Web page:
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Airborne transmission of respiratory viruses – Recognised in the 1940s, but then forgotten?


Kaspar Staub

In May 2022, an interesting article was published in the journal Indoor Air. At the beginning of the COVID-19 pandemic, authorities and experts had taken a relatively long time to recognise airborne transmission, especially via aerosols, as an important mode for the spread of this disease (and other infectious respiratory diseases). Valuable time may have been lost. In this article, the authors looked back in history to better understand this rejection of airborne transmission in general. Using a selected corpus, they showed that airborne transmission was thought for most of human history to be dominant but that, since the early 20th century, resistance has emerged to accepting that diseases are transmitted through the air. In their figure 2, the acceptance of airborne transmission of infectious diseases (including influenza) was at its lowest in the mid-20th century.

In response to that article, I would like to highlight a single example that suggests that even in the middle of the 20th century, the low point of acceptance of airborne transmission, public professional voices advocated precisely this view. When the number of influenza cases increased sharply internationally in late 1943 and early 1944, the Swiss health authorities expected an increase in cases in Switzerland. On January 8, 1944 (several months before the strong seasonal wave of influenza hit Switzerland), the federal authorities felt compelled to print a reminder about the nature of influenza in number 1 of their weekly bulletin for the attention of physicians, cantonal health authorities and the public (Löffler W. Grippe-Merkblatt. Bull des Eidgenössischen Gesundheitsamtes. 1944;1:4–9). This five-page factsheet was written by Professor Wilhelm Löffler (1887–1972), then Director of the Medical Clinic at the University Hospital in Zurich, and covered various aspects of the influenza virus and disease.

Regarding the pathogen and its transmission, the 1944 factsheet (figure 1, here translated into English) states on page 5: "The point of entry into the human body is the respiratory tract. The pathogens ride on the fine droplets expelled by the sick person when he speaks, coughs or sneezes, often in enormous numbers. The number and danger of these droplets is often underestimated. It is not only the well-known droplets that the reader throws on his book or the speaker on his manuscript, but also the countless finer droplets that lie on the border of visibility or beyond visibility and can be made visible and photographed by intensive illumination. They form a fine spray, a kind of fog, which is absorbed by the respiratory tract of healthy people.” On one hand, this represents the concept of droplets. On the other hand, it refers to additionally dangerous and much smaller, invisible and fog-like units. From today's viewpoint, this can be interpreted as suggesting aerosols and airborne transmission.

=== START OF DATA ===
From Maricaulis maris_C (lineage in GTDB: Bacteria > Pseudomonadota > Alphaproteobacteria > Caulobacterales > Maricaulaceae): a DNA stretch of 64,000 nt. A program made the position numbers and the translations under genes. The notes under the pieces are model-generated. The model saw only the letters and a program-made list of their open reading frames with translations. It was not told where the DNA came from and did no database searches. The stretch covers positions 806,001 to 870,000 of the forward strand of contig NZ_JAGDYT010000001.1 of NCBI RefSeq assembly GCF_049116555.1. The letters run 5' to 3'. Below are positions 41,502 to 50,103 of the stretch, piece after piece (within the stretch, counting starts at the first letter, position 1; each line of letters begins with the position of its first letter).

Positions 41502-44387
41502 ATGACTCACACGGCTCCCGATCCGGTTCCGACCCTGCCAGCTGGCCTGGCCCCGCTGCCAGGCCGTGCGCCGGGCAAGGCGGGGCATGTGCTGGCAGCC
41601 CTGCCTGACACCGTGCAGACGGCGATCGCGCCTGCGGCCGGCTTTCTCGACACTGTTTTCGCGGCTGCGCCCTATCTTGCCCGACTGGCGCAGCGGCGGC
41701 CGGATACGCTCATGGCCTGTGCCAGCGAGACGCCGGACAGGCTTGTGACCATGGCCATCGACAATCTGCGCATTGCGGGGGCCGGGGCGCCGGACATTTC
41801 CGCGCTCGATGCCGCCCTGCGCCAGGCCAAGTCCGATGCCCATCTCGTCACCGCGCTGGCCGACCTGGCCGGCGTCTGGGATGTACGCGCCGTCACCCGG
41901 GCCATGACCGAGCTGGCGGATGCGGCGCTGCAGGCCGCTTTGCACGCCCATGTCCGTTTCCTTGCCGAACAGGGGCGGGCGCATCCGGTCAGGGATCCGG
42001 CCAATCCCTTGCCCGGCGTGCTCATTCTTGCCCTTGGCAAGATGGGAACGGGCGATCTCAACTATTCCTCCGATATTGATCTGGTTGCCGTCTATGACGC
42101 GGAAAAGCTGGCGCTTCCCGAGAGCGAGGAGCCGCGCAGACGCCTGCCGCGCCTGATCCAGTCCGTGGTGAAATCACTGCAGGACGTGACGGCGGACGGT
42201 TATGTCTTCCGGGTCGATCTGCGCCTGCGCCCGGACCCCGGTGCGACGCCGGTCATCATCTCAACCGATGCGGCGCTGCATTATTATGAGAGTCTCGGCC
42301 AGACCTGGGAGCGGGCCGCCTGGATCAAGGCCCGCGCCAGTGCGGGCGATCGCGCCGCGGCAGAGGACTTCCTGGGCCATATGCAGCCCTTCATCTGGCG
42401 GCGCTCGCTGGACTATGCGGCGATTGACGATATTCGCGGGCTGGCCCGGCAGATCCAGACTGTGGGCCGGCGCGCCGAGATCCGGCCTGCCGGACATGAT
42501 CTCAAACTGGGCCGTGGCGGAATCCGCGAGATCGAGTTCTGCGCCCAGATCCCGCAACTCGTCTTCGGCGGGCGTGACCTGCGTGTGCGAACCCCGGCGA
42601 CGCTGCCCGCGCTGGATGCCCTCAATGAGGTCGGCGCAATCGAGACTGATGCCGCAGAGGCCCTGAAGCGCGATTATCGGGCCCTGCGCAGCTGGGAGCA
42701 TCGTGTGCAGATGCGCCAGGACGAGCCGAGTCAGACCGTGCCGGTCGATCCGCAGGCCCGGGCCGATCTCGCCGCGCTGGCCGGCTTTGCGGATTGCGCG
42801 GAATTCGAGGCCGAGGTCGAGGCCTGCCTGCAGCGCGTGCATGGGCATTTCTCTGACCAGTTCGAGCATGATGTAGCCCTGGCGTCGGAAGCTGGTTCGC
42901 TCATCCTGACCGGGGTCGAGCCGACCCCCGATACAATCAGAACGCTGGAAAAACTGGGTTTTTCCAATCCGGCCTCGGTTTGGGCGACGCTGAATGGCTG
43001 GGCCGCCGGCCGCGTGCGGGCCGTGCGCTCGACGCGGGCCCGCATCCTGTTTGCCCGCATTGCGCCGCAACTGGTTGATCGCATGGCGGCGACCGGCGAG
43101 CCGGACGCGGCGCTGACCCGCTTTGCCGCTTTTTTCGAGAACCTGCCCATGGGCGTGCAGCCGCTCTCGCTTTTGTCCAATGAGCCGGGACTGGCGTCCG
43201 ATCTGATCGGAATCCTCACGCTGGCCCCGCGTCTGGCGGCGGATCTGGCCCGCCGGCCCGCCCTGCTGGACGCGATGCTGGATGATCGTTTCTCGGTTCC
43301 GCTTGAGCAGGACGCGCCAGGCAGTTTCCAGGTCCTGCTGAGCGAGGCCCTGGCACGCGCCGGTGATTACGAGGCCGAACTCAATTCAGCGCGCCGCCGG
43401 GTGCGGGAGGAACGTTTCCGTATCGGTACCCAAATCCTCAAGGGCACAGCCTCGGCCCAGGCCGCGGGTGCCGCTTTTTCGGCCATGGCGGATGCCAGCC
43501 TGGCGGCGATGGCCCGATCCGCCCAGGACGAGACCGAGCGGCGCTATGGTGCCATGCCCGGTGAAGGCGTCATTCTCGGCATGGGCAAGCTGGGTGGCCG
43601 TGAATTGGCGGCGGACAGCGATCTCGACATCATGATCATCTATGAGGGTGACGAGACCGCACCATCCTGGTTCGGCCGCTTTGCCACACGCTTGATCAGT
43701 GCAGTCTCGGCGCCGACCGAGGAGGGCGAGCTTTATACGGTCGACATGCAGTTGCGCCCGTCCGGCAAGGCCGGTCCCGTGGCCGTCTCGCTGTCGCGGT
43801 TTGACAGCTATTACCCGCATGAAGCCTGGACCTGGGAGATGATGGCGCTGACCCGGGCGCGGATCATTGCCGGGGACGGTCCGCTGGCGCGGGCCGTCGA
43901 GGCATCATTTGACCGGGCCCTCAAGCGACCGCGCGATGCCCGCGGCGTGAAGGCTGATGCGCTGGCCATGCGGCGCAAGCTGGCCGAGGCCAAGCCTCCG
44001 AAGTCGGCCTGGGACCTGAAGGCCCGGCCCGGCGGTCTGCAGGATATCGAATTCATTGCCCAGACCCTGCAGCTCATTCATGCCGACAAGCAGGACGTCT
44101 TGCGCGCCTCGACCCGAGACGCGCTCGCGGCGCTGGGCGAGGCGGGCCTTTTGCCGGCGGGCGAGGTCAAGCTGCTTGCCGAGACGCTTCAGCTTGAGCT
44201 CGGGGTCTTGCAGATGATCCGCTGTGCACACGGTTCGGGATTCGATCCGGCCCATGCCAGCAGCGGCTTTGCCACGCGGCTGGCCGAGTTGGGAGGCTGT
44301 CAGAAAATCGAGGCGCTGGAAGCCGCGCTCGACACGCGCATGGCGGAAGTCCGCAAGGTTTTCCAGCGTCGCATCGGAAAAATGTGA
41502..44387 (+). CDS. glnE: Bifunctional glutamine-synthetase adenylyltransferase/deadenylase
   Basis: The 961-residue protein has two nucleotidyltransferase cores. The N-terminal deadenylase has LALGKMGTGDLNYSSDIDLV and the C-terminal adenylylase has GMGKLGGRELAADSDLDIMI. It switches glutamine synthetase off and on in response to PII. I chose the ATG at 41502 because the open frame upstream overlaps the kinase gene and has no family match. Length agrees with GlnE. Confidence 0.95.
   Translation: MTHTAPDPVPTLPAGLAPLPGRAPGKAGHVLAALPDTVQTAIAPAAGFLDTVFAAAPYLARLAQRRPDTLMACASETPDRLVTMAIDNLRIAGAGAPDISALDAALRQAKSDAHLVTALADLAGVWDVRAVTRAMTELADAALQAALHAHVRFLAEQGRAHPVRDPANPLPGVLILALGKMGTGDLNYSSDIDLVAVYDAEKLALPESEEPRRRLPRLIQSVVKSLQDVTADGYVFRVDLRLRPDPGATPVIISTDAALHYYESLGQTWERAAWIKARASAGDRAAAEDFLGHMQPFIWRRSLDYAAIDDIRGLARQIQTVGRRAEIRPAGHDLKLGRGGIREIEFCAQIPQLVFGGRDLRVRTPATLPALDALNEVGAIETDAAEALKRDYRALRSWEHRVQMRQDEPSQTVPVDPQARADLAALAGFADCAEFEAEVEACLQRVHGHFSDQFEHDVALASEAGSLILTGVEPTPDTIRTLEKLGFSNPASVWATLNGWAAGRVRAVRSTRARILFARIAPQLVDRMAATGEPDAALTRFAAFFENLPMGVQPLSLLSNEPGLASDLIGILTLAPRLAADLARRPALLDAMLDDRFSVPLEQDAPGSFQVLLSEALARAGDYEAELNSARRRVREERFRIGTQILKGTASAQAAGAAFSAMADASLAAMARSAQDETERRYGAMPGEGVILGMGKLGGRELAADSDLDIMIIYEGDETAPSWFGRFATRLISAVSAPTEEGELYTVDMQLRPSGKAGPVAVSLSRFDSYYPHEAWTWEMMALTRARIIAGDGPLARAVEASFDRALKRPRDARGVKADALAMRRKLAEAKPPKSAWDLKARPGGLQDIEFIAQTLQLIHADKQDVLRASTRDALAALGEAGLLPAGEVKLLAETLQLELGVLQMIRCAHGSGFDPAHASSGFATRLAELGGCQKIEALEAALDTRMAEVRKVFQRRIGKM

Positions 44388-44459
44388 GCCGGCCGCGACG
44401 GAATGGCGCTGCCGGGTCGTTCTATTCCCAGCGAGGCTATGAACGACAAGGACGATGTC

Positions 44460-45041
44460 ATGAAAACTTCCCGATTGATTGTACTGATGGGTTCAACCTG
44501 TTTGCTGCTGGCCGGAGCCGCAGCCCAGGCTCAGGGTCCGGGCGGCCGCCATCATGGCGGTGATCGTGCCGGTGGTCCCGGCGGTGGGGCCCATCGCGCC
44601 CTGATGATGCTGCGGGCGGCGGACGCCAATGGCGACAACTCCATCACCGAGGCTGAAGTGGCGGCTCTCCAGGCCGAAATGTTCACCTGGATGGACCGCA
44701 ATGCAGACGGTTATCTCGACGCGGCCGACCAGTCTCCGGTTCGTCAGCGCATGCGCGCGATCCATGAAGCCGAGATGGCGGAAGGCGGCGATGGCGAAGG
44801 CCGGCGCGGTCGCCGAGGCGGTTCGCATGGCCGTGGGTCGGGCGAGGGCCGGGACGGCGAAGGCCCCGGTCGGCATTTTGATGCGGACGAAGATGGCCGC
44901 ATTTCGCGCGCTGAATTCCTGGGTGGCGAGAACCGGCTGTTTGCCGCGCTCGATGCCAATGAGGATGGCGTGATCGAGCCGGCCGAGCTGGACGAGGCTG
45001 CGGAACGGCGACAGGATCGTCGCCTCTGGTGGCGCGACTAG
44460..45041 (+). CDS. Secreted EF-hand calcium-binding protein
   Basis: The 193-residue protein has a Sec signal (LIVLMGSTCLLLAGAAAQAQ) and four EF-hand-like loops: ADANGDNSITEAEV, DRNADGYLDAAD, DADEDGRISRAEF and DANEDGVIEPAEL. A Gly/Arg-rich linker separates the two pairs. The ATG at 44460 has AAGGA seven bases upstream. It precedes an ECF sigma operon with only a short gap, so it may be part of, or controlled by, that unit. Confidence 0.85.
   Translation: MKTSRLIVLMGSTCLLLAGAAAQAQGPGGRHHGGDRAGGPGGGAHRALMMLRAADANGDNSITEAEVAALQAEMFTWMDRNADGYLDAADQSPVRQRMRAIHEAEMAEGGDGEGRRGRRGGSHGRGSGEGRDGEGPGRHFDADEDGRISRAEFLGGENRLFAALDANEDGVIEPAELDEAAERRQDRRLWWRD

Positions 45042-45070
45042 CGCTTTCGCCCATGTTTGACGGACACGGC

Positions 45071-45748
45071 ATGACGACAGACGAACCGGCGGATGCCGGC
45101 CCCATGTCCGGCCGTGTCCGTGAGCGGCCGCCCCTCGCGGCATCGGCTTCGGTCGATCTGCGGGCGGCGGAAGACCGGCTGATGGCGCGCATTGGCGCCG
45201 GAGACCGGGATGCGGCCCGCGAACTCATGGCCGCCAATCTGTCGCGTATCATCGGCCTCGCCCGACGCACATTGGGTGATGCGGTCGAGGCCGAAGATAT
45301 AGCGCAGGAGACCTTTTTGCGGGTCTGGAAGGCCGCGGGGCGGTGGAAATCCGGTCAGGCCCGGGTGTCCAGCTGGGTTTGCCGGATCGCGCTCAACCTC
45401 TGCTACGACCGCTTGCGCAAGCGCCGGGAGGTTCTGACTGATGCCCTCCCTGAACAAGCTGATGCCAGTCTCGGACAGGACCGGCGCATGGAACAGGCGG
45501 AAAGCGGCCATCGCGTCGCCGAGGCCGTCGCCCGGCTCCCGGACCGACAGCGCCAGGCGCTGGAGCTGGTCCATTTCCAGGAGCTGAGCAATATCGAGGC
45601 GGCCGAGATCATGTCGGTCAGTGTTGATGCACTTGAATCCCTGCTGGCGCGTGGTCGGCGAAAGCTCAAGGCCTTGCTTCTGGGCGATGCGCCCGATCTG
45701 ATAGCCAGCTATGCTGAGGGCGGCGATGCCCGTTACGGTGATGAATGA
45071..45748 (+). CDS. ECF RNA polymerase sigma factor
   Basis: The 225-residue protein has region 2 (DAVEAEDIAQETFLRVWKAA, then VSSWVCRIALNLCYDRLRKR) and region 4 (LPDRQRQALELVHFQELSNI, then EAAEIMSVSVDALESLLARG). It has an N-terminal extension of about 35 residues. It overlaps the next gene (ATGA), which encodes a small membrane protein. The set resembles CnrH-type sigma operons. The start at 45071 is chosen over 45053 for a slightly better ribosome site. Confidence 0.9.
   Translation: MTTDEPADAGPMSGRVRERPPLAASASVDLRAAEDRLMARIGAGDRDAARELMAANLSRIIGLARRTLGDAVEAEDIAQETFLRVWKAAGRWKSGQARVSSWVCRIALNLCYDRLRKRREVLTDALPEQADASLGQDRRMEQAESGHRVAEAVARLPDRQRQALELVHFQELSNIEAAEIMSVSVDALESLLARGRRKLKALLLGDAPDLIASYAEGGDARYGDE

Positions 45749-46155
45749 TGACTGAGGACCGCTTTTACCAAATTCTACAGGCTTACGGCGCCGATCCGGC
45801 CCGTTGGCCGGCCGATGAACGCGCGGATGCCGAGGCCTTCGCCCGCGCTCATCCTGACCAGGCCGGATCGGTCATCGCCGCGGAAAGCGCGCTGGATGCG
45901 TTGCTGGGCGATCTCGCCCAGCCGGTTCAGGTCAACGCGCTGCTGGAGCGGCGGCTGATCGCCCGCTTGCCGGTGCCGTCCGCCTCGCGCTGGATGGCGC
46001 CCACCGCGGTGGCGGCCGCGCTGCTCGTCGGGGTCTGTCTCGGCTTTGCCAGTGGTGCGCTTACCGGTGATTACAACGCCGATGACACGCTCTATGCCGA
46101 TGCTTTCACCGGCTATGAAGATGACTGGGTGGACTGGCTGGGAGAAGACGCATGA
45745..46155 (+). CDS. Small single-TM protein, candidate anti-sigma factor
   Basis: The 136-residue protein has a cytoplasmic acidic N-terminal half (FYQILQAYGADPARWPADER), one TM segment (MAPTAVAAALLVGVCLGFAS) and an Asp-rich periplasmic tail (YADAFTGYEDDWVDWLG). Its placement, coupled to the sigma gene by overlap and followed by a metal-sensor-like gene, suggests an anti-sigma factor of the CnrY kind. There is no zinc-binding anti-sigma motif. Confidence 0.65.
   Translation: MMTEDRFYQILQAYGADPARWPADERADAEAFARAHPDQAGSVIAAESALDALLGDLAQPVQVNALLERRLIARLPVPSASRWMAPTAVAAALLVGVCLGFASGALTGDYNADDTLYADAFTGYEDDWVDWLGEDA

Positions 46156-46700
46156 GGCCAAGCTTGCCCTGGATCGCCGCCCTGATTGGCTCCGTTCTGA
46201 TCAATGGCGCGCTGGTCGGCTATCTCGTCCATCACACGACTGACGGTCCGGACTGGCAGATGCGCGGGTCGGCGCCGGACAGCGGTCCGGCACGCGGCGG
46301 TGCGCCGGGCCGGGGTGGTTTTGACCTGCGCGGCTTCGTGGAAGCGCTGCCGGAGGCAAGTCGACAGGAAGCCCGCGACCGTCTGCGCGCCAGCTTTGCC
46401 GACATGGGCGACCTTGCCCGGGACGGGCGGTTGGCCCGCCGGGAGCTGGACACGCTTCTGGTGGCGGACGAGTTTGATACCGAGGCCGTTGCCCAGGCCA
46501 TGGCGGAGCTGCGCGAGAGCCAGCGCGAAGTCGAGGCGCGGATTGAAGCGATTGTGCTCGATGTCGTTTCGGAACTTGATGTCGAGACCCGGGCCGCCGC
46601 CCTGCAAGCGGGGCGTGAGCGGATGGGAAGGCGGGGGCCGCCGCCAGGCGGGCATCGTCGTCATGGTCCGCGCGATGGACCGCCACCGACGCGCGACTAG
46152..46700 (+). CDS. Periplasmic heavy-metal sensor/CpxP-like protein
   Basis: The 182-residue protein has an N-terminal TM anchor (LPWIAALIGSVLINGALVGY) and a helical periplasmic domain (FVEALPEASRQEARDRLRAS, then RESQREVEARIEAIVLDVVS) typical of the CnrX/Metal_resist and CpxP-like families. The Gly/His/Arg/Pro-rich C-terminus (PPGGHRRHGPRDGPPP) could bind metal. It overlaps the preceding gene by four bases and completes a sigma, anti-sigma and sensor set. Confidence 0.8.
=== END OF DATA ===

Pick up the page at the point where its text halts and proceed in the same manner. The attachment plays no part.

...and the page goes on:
Figure 1: Extract from the influenza factsheet in bulletin number 1 of the Swiss Federal Health Office of 8 January 1944, reporting the pathogen and its airborne transmission, among other things.

With this example, I mean in no way to reject what I consider the generally correct conclusion of Jimenez et al., who followed general lines rather than individual opinions. I only want to note that the picture, especially in the mid-20th century, may have been more complex. Other opinions obviously accepted airborne transmission, but perhaps they have been simply forgotten over time. This forgetting of experiences over generations is precisely what seems to be a general problem in pandemic preparedness. Considering other strands of discourse on 20th-century airborne transmission, e.g. from authorities, daily newspapers or texts in other languages, may be worthwhile to better reflect the full variation of prevailing professional and public opinions at the time. Hopefully, someone will take the time and effort to deepen this important analysis to better understand the changes and nuances in this discussion.


PD Dr. Kaspar Staub, Institute of Evolutionary Medicine, University of Zurich, Winterthurerstrasse 190, CH-8057 Zurich, kaspar.staub[at]